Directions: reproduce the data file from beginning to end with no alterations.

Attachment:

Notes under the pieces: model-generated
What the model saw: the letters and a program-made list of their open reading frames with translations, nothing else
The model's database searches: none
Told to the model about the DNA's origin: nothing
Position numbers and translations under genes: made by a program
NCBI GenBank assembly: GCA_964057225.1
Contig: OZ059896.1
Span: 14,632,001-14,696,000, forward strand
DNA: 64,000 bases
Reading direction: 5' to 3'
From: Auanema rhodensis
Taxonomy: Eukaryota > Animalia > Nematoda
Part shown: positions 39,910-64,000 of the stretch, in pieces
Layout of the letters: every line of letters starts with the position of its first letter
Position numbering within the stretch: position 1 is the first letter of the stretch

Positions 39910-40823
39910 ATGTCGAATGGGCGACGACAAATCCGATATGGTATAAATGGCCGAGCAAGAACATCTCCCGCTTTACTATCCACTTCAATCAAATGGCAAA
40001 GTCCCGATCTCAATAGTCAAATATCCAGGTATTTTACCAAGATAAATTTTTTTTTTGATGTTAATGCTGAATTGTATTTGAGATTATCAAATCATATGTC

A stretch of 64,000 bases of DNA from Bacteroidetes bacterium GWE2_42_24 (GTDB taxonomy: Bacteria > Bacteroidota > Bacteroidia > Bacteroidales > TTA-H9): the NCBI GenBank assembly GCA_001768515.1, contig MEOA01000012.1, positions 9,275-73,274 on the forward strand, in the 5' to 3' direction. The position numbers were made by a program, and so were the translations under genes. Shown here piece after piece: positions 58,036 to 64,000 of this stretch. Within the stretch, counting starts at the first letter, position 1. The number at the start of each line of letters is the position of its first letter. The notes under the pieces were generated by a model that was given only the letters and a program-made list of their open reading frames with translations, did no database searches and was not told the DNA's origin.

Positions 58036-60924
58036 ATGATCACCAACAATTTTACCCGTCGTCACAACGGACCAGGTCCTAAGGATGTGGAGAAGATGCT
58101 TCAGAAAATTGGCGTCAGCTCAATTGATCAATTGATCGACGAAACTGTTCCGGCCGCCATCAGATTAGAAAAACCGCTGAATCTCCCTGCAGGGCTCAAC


Notes under the pieces: model-generated
What the model saw: the letters and a program-made list of their open reading frames with translations, nothing else
The model's database searches: none
Told to the model about the DNA's origin: nothing
Position numbers and translations under genes: made by a program
NCBI GenBank assembly: GCA_964057225.1
Contig: OZ059896.1
Span: 14,632,001-14,696,000, forward strand
DNA: 64,000 bases
Reading direction: 5' to 3'
From: Auanema rhodensis
Taxonomy: Eukaryota > Animalia > Nematoda
Part shown: positions 39,910-64,000 of the stretch, in pieces
Layout of the letters: every line of letters starts with the position of its first letter
Position numbering within the stretch: position 1 is the first letter of the stretch

Positions 39910-40823
39910 ATGTCGAATGGGCGACGACAAATCCGATATGGTATAAATGGCCGAGCAAGAACATCTCCCGCTTTACTATCCACTTCAATCAAATGGCAAA
40001 GTCCCGATCTCAATAGTCAAATATCCAGGTATTTTACCAAGATAAATTTTTTTTTTGATGTTAATGCTGAATTGTATTTGAGATTATCAAATCATATGTC

A stretch of 64,000 bases of DNA from Bacteroidetes bacterium GWE2_42_24 (GTDB taxonomy: Bacteria > Bacteroidota > Bacteroidia > Bacteroidales > TTA-H9): the NCBI GenBank assembly GCA_001768515.1, contig MEOA01000012.1, positions 9,275-73,274 on the forward strand, in the 5' to 3' direction. The position numbers were made by a program, and so were the translations under genes. Shown here piece after piece: positions 58,036 to 64,000 of this stretch. Within the stretch, counting starts at the first letter, position 1. The number at the start of each line of letters is the position of its first letter. The notes under the pieces were generated by a model that was given only the letters and a program-made list of their open reading frames with translations, did no database searches and was not told the DNA's origin.

Positions 58036-60924
58036 ATGATCACCAACAATTTTACCCGTCGTCACAACGGACCAGGTCCTAAGGATGTGGAGAAGATGCT
58101 TCAGAAAATTGGCGTCAGCTCAATTGATCAATTGATCGACGAAACTGTTCCGGCCGCCATCAGATTAGAAAAACCGCTGAATCTCCCTGCAGGGCTCAAC